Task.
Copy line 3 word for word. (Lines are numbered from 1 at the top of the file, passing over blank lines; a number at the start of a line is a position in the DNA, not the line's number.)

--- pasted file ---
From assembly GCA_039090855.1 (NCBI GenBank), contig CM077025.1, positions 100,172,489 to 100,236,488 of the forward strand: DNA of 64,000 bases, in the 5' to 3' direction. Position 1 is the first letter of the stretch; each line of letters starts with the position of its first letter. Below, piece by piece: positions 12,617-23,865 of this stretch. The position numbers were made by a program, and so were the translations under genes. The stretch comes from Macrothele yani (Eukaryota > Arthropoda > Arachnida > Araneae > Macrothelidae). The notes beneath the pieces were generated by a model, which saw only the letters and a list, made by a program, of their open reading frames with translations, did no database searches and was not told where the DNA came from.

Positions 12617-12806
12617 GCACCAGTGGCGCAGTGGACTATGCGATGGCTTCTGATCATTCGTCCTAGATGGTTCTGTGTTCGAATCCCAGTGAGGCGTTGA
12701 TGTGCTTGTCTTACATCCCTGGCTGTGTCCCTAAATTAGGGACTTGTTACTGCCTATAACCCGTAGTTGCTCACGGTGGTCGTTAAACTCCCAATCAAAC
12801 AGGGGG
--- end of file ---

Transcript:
12617 GCACCAGTGGCGCAGTGGACTATGCGATGGCTTCTGATCATTCGTCCTAGATGGTTCTGTGTTCGAATCCCAGTGAGGCGTTGA